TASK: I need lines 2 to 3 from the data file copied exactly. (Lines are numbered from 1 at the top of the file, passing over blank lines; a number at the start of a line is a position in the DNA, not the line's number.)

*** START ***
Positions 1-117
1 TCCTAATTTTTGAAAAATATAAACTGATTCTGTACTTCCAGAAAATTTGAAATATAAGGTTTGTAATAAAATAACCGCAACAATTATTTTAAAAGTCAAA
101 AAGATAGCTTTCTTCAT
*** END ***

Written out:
1 TCCTAATTTTTGAAAAATATAAACTGATTCTGTACTTCCAGAAAATTTGAAATATAAGGTTTGTAATAAAATAACCGCAACAATTATTTTAAAAGTCAAA
101 AAGATAGCTTTCTTCAT